This is a neat one. For all adults, celebrations of awesome stuff that’s happened to us really dwindle after graduation. If you don’t get engaged, get married, get pregnant, or somehow have a baby, that number is even fewer. And while I don’t think that each of us needs to be constantly celebrated, once in awhile might be nice.
We need not invent stuff to celebrate, I don’t think that’s my point. While it might feel like a personal accomplishment that I made it to Friday without frisbee’ing my laptop out of my apartment window, I don’t think that’s something we should order a cake for. Or is it?
Single adults don’t find themselves at the center of celebrations… kind of ever. But we find ourselves at the center of other people’s celebrations pretty much always. I certainly don’t want fewer wonderful things to happen to my friends and family, I just often wonder if we mightn’t balance thing out a bit? Otherwise you’ll be able to see the fireworks from my 40th birthday extravaganza from space, just sayin.’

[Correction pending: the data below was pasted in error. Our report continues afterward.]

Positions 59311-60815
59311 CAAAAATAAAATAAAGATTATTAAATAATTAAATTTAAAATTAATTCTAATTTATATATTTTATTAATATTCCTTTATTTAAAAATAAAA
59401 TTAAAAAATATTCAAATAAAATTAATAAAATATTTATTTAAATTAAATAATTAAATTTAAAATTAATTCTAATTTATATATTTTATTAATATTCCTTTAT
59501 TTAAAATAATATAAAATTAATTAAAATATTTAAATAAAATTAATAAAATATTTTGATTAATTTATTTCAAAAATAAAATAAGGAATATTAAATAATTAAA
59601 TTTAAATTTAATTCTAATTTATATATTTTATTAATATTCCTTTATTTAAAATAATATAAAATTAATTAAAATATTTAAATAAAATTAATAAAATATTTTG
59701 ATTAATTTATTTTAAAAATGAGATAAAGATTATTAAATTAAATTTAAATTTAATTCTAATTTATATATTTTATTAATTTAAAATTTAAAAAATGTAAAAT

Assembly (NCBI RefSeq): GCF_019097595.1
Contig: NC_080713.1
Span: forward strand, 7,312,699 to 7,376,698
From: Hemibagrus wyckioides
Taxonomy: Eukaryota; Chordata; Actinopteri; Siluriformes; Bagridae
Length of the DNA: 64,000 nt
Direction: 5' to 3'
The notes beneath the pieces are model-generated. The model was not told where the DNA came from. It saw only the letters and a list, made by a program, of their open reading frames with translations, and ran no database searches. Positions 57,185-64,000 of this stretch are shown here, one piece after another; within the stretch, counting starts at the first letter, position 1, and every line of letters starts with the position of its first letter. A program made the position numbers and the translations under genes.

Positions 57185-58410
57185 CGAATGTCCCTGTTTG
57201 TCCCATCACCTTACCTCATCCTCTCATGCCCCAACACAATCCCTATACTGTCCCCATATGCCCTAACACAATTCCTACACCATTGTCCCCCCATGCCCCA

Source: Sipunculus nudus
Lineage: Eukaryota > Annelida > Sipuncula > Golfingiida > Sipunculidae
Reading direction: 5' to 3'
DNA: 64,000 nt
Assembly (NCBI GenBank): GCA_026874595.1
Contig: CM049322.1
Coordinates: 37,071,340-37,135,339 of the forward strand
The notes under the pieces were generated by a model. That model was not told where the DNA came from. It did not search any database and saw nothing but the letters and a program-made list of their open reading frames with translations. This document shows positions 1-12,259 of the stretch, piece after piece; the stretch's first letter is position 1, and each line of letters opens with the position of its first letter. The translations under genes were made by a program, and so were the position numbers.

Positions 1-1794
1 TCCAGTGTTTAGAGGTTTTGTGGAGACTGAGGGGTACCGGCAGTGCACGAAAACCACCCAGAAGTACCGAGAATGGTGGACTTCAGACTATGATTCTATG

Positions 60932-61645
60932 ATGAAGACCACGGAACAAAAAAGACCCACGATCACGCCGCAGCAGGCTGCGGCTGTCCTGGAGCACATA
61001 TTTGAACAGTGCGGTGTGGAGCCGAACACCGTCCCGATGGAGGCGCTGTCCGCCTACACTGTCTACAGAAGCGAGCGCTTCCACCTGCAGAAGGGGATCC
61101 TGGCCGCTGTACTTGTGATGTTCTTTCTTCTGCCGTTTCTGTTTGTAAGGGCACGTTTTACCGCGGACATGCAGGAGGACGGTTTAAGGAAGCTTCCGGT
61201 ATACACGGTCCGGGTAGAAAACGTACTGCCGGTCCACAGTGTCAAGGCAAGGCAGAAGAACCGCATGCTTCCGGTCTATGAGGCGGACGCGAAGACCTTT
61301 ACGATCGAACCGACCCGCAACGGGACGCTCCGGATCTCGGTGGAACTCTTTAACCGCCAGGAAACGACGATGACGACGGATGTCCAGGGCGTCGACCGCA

If something good happens to a single you love, be it a promotion, a new apartment, Thursday, anything — congratulate them.
If something good happens to a single you love, be it a promotion, a new apartment, Thursday, anything — congratulate them. Celebrate that person for a moment and make them feel special. There’s literally no downside to it.
You’re Doing A Great Job
Three days ago my friend Savaria said this to me and dammit if I didn’t almost fall out of my chair. I think this applies to all of us, single or otherwise, but as a woman who’s been single since the iPhone 3G, I can tell you that praise of this kind is a rarity outside of the workplace — and it really shouldn’t be. Why should our work efforts be praised and our personal life efforts be seen as supposed-tos? Tell the friend who just Kondo’d her kitchen or the cousin who hit a SoulCycle milestone (I don’t know what they’re called) that she’s doing a great job. Because she is.